This article is an edited version of my article Edzell Castle: Architectural Treatises in Late 16th Century Scotland published in The Pleasaunce, 2014 for the Garden History Society (now The Gardens Trust) and expands on interests linked to my studies of tower houses with my MArch Unit at the University of Dundee and of course my own tower house studies.
The walled garden at Edzell Castle in Angus is a remarkable survival of an early 17th century Scottish architectural garden. It was designed and built by David Lindsay, Lord Edzell (1551-1610), in conjunction with the master mason Thomas Leiper, in 1604. There has been historically much confusion as to how the garden came into existence: because the walls of the garden are decorated with carvings in a German style, the origins of the whole entreprise in the French renaissance have been overlooked. This confusion has arisen because, for art historians, questions of attribution on the basis of style are easy, while practical questions of how and why a work of architecture came into being are quite difficult to formulate.
Edzell Castle: Garden and Stirling Tower © Thomas Deckker 2011
Edzell Castle: Garden and Stirling Tower
© Thomas Deckker 2011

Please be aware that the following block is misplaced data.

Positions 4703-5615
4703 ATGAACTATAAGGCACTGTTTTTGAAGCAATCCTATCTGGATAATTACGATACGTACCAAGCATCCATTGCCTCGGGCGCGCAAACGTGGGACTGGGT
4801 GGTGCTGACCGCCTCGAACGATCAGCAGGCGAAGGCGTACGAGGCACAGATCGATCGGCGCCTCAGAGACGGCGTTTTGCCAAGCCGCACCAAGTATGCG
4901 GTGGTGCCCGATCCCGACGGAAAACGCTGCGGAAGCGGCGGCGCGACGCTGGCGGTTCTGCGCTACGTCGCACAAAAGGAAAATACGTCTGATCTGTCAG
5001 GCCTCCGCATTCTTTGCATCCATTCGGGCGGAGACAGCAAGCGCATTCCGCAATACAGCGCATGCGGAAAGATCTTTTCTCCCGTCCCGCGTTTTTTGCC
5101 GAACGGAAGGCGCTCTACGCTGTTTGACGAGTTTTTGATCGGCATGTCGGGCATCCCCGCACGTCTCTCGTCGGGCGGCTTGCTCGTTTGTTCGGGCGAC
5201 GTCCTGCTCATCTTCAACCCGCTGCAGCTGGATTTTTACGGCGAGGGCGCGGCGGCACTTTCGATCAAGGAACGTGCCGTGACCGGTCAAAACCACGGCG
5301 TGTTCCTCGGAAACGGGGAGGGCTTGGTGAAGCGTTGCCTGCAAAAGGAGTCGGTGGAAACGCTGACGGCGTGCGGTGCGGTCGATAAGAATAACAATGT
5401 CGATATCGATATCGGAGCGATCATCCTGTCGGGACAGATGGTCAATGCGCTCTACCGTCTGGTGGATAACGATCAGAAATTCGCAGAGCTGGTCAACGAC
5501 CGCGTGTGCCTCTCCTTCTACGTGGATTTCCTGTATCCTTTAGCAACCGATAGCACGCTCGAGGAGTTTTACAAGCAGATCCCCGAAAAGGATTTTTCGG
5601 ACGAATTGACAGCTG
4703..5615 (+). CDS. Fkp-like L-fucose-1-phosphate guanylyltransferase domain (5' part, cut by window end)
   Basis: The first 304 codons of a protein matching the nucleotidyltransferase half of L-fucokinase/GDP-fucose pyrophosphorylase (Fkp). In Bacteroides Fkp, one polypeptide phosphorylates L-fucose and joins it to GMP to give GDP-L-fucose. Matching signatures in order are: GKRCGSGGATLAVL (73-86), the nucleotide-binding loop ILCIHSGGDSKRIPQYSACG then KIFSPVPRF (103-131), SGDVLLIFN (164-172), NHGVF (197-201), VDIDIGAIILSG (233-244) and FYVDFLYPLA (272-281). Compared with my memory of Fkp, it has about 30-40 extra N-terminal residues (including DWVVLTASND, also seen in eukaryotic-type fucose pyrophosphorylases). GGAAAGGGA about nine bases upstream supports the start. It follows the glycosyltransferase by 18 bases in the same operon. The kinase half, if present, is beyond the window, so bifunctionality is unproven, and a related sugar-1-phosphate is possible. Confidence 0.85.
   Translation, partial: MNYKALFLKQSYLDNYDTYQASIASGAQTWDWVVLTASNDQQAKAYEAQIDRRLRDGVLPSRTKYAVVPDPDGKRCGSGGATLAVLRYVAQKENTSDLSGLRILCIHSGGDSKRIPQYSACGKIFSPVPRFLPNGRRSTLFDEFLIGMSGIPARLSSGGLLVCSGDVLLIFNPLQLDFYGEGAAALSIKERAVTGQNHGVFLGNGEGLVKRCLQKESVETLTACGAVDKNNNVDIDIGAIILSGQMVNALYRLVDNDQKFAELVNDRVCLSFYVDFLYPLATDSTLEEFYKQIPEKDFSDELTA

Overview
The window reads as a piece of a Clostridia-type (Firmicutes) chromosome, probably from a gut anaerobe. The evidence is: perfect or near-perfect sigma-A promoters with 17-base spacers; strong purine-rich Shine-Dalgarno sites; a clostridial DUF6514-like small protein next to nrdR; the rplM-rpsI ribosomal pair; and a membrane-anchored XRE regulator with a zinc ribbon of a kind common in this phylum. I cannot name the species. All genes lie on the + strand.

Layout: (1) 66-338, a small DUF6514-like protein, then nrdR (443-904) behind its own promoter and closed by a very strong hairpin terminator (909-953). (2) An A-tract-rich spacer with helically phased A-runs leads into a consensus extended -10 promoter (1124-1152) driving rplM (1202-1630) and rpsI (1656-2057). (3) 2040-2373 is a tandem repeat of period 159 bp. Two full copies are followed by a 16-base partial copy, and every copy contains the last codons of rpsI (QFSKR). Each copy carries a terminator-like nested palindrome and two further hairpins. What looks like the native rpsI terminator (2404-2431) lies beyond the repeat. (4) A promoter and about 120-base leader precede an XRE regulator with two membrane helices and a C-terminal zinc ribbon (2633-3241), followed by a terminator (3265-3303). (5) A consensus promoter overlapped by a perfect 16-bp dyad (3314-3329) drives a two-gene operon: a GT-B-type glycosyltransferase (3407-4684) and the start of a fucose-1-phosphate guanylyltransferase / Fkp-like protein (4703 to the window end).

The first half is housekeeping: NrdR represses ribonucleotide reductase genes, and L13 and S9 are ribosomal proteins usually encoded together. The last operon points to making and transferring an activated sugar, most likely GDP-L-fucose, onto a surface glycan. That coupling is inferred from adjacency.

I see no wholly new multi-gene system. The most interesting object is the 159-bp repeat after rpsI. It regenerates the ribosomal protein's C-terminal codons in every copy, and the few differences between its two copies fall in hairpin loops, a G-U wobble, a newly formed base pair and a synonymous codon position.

While the evidence of David Lindsay's influences, aims and ideas is fragmentary, enough remains to deduce an account that future research can only reinforce. First, and most obvious, is the formal resemblance to French renaissance gardens, which had become known through treatises. As the garden is square and biaxially symmetrical, it must have been planned rather than improvised as was usual for medieval buildings (as, for example, the Leiper garden at Tolquhon nearby). This implies an understanding of drawing and translating designs from paper to building, skills which required education and which were themselves disseminated in treatises. It contains classical motifs, symbolic of the reemergence of knowledge from the lost Greek and Roman worlds. It can be seen as part of a larger enterprise of novel and sophisticated ideas - on architecture, gardening, cooking, hygiene and even mining - that transformed civil society in Scotland at the end of the 16th century.